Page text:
On a 1996 GMC Jimmy. For the past 3 months, I regularly (once every 2
weeks?) get a engine warning light resulting in code 440.
Initially, I was advised maybe it's just a bad batch of fuel or
tightness of fuel cap. Obviously after so many repeats, this is not the
So I don't get hosed going to a mechanic right off the bat, what would
be the causes of this issue and the methods of diagnoses and possible
repairs or replacements required?
I don't notice any coincidingissues with the vehicle and fuel economy
has not dropped since the start of the problem (although in the past
month, since weather is colder, fuel economy has dropped noticeably!)
This is a leak in the evap system, after the fuel cap, then it becomes more
difficult to diagnose, a smoke machine is the most common method of tracking
this, otherwise lots of guesswork and parts may be on the horizon.
Yep it can be really fun to find the leak without a smoker. There are a
few places you could look before you take it to a shop though IF you
want to DIY.
The tank vent solenoid could be stuck open. Drop the spare and look for
a black plastic line going to the valve. Disconnect the line and the
wires and bend the retainer tab to get it off the mount.
The other end of the system is connected to the purge valve solenoid
mounted on the intake manifold toward the back. One bolt on either side
and it will pull out of the manifold. With it disconnected it should be
closed, you can test it with a hand vacuum pump (or you can even blow
through it). It shouldn't pass air to the intake side from the external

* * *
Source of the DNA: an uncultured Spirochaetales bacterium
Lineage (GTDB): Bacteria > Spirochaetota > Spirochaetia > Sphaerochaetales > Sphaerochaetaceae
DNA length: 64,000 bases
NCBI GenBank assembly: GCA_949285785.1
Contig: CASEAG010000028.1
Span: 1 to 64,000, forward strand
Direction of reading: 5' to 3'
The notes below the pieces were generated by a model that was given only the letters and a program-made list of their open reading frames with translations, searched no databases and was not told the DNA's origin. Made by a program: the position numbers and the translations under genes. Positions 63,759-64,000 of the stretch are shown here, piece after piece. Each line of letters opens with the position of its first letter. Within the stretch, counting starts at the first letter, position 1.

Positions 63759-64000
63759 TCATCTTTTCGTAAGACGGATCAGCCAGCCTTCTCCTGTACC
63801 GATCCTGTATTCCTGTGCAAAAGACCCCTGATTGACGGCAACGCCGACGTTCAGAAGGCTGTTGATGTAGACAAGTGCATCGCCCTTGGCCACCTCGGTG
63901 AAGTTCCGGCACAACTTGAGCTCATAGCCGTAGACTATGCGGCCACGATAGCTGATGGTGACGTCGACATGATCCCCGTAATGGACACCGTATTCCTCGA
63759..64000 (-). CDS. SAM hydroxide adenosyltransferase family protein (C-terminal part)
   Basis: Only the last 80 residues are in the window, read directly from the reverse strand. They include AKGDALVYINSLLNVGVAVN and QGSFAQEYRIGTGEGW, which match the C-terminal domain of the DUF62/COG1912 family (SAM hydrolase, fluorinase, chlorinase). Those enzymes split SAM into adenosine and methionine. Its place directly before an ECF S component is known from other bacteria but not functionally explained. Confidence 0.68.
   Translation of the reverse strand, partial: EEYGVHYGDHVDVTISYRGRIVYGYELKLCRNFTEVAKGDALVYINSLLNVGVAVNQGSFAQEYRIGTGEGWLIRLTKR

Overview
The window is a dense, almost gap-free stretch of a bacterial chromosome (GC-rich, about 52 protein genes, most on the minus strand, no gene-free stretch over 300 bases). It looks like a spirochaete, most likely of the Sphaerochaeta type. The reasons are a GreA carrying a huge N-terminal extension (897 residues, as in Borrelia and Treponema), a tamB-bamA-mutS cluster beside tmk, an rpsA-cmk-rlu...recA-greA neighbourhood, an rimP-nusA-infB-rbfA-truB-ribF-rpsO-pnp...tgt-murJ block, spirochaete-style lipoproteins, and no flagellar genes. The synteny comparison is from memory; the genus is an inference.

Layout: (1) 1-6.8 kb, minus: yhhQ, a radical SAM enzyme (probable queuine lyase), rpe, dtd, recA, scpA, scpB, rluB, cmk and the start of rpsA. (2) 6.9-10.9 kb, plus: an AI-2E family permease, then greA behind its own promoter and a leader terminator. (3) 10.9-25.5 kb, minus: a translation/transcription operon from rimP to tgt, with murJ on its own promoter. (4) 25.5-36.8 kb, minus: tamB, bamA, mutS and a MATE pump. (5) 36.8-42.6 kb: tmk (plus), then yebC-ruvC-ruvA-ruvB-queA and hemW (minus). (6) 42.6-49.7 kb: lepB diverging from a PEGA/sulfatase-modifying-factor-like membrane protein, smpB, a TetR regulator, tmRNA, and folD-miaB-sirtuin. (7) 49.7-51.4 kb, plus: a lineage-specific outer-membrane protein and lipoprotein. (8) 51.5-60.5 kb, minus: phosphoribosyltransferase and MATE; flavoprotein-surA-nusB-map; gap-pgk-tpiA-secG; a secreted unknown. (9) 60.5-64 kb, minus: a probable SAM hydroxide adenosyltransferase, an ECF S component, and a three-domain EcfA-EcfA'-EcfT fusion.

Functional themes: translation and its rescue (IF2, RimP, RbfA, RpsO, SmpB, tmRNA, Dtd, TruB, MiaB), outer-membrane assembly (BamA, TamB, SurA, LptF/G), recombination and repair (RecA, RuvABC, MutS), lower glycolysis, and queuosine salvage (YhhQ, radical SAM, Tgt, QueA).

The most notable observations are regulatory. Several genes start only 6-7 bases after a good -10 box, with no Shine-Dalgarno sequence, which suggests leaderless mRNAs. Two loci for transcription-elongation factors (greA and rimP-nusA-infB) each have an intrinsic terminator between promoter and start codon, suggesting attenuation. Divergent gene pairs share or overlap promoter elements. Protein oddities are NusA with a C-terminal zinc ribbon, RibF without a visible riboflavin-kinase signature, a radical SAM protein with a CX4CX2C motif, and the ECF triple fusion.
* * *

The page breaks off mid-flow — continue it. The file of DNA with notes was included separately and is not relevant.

NO HIGH PRESSURE AIR on either valve or any part of the EVAP system.
The Vent Solenoid is about 30 bucks.
The tank purge valve solenoid is 23 bucks.
The catch is that failures run about 50/50 for those parts.
Then it could also be a cracked or rusted line off the tank or along the
frame. That can be checked with a hand vacuum pump by blocking one end
and applying vacuum to the other end.
I've had success by adapting a bicycle pump to the vapor system. (Nothing
fancy - I ripped a valve out of an old bicycle tube and stuffed it in the
end of one of the vapor hoses!) Pumping with a leak produced a hissing sound
I could hunt down. When the leak was fixed the tank held pressure as felt on
the pump and confirmed when I removed the fuel cap.
I forgot to mention - easy does it!!! Fingertip pressure on the pump only.
The pump is made to put out 100 psi or more, which can do spectacular damage
to a fuel system. The hissing starts at under 1 psi, but you have to have a
quiet location to make it work.
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